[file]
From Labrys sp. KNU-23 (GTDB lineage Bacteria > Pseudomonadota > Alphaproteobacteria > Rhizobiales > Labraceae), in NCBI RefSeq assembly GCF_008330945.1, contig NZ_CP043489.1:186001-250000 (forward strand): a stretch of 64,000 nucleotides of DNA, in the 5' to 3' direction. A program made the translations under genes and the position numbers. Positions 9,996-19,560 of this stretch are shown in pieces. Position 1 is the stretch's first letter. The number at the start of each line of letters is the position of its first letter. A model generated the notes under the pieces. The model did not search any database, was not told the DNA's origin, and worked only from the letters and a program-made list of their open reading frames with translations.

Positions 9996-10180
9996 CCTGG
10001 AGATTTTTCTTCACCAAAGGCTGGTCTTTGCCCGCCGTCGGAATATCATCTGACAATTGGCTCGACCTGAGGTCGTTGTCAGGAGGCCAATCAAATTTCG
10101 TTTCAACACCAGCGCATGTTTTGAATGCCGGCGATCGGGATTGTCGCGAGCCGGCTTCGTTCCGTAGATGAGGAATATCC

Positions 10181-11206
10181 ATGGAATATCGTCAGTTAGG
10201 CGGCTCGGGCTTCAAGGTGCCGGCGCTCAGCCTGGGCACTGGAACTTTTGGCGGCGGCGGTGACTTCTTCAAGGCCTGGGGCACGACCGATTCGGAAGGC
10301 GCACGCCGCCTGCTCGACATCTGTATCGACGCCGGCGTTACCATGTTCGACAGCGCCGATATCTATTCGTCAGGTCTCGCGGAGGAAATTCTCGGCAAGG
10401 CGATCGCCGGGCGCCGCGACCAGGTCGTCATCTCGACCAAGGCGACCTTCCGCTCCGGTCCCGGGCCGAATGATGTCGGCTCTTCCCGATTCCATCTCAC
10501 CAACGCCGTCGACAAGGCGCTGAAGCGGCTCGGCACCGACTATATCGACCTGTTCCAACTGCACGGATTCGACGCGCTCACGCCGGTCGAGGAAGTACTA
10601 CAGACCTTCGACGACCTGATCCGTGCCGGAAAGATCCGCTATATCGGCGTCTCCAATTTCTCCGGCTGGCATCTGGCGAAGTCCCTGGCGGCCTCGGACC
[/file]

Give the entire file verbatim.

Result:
From Labrys sp. KNU-23 (GTDB lineage Bacteria > Pseudomonadota > Alphaproteobacteria > Rhizobiales > Labraceae), in NCBI RefSeq assembly GCF_008330945.1, contig NZ_CP043489.1:186001-250000 (forward strand): a stretch of 64,000 nucleotides of DNA, in the 5' to 3' direction. A program made the translations under genes and the position numbers. Positions 9,996-19,560 of this stretch are shown in pieces. Position 1 is the stretch's first letter. The number at the start of each line of letters is the position of its first letter. A model generated the notes under the pieces. The model did not search any database, was not told the DNA's origin, and worked only from the letters and a program-made list of their open reading frames with translations.

Positions 9996-10180
9996 CCTGG
10001 AGATTTTTCTTCACCAAAGGCTGGTCTTTGCCCGCCGTCGGAATATCATCTGACAATTGGCTCGACCTGAGGTCGTTGTCAGGAGGCCAATCAAATTTCG
10101 TTTCAACACCAGCGCATGTTTTGAATGCCGGCGATCGGGATTGTCGCGAGCCGGCTTCGTTCCGTAGATGAGGAATATCC

Positions 10181-11206
10181 ATGGAATATCGTCAGTTAGG
10201 CGGCTCGGGCTTCAAGGTGCCGGCGCTCAGCCTGGGCACTGGAACTTTTGGCGGCGGCGGTGACTTCTTCAAGGCCTGGGGCACGACCGATTCGGAAGGC
10301 GCACGCCGCCTGCTCGACATCTGTATCGACGCCGGCGTTACCATGTTCGACAGCGCCGATATCTATTCGTCAGGTCTCGCGGAGGAAATTCTCGGCAAGG
10401 CGATCGCCGGGCGCCGCGACCAGGTCGTCATCTCGACCAAGGCGACCTTCCGCTCCGGTCCCGGGCCGAATGATGTCGGCTCTTCCCGATTCCATCTCAC
10501 CAACGCCGTCGACAAGGCGCTGAAGCGGCTCGGCACCGACTATATCGACCTGTTCCAACTGCACGGATTCGACGCGCTCACGCCGGTCGAGGAAGTACTA
10601 CAGACCTTCGACGACCTGATCCGTGCCGGAAAGATCCGCTATATCGGCGTCTCCAATTTCTCCGGCTGGCATCTGGCGAAGTCCCTGGCGGCCTCGGACC